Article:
|African Agriculture: The Critical Choices (UNU, 1990, 227 pages)|
|5. Mauritania: Nomadism and peripheral capital|
Abdel Wedoud Ould Cheikh
North-western Africa, known today as the Sahel, has always been an area particularly suited to animal husbandry From the 1,000 head of zebu that Askia Ishaq II used as a protective cover ahead of his troops in March 1591 (Kati 1964. 264) when the Songhai Empire collapsed under the blows of the men of Djouder, to the vast herds all over this area today, there is ample evidence of enormous wealth in livestock of the countries of the Sahel. Before 1972 this was represented by a total of 21 million head of cattle (Gallais 1977, 268).
It was not this wealth of livestock that attracted the Moroccan conquerors. Nor does it appear to have motivated more recent onslaughts, notably the French colonial occupation. But, inevitably, the organization of the pastoral societies of the Sahel, largely centred on cattle and their resources, was profoundly and permanently affected by this occupation. Other factors, such as the recent drought of the 1970s, have contributed to a dangerous acceleration of the process of disarticulation of the Sahelian pastoral systems, but the major factor in the evolution of these systems remains their marginal integration into a monetary economy centred in towns, which themselves are experiencing accelerated and disorganized growth. For Mauritania, which is examined here in order to provide an illustration of recent transformations of Sahelian pastoralism, two figures are enough to indicate the scale of changes that have occurred in recent years: whereas in 1965, nomads made up some 65% of the Mauritanian population, by 1976, they represented only 36%. Over the same period, the urban population grew threefold, rising from 90.000 in 1961 to 300,000 in 1977.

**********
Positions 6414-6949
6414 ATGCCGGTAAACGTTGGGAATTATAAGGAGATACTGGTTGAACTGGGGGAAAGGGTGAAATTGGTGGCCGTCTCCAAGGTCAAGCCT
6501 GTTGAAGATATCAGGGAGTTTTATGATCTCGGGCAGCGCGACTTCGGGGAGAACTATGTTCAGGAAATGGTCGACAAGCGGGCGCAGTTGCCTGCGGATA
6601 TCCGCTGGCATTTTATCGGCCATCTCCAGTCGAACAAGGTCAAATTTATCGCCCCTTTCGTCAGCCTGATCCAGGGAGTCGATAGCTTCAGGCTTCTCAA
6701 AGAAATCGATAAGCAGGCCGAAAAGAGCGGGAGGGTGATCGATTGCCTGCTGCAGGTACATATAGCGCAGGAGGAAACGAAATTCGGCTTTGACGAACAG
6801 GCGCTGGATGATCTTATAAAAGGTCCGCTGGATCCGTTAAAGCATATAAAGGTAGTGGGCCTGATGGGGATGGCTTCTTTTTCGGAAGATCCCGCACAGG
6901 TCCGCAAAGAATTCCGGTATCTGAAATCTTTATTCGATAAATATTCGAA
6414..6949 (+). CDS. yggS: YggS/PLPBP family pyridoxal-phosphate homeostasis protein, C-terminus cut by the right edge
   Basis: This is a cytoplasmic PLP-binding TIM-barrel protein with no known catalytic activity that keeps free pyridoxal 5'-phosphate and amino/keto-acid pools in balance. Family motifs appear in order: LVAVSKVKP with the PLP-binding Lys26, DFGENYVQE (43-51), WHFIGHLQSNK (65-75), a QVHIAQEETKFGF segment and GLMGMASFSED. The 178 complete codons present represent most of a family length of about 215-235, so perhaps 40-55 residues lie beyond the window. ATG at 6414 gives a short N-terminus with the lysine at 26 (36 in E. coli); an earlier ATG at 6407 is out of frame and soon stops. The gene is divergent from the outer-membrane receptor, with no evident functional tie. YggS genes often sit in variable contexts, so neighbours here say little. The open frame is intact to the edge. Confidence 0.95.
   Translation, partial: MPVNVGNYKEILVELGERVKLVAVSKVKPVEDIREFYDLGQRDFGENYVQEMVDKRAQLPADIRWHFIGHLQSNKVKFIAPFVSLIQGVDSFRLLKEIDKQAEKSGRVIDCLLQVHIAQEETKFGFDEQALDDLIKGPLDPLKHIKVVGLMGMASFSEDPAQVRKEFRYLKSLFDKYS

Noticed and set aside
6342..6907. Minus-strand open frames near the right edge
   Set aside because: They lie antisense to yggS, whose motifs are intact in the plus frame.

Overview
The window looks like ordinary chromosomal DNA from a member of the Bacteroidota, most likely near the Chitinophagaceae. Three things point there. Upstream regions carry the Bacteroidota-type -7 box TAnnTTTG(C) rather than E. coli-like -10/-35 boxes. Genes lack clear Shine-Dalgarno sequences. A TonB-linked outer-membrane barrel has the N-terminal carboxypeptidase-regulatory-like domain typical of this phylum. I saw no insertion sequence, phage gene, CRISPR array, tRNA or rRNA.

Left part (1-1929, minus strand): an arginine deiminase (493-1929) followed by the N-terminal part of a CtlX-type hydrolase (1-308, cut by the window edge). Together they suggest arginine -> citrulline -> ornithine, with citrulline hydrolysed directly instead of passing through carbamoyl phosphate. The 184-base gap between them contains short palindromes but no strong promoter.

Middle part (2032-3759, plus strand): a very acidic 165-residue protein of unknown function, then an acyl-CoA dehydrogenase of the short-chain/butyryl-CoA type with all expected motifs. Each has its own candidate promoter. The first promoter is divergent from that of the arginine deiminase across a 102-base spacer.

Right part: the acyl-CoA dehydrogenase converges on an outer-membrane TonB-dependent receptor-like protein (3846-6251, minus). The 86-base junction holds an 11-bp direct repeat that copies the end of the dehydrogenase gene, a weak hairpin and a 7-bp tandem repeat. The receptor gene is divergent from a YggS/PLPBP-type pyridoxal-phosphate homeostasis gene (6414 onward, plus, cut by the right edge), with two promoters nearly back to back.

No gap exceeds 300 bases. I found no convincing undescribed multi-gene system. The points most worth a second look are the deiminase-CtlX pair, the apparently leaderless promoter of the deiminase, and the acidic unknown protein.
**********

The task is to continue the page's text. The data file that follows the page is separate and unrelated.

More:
Leaving aside the terminological problems - the relationship between 'pastoralism', 'nomadism' and 'semi-nomadism' (Salzman 1980)- this chapter first presents a short outline of the factors of pastoral production, and then examines the forms and effects of the integration of pastoral society into an economy dominated by commodity relations. Finally, the social and political aspects of this integration will be considered in order to attempt clarification of the specific forms taken by the contradictions - of clans, groups, classes within a pastoral society undergoing massive upheavals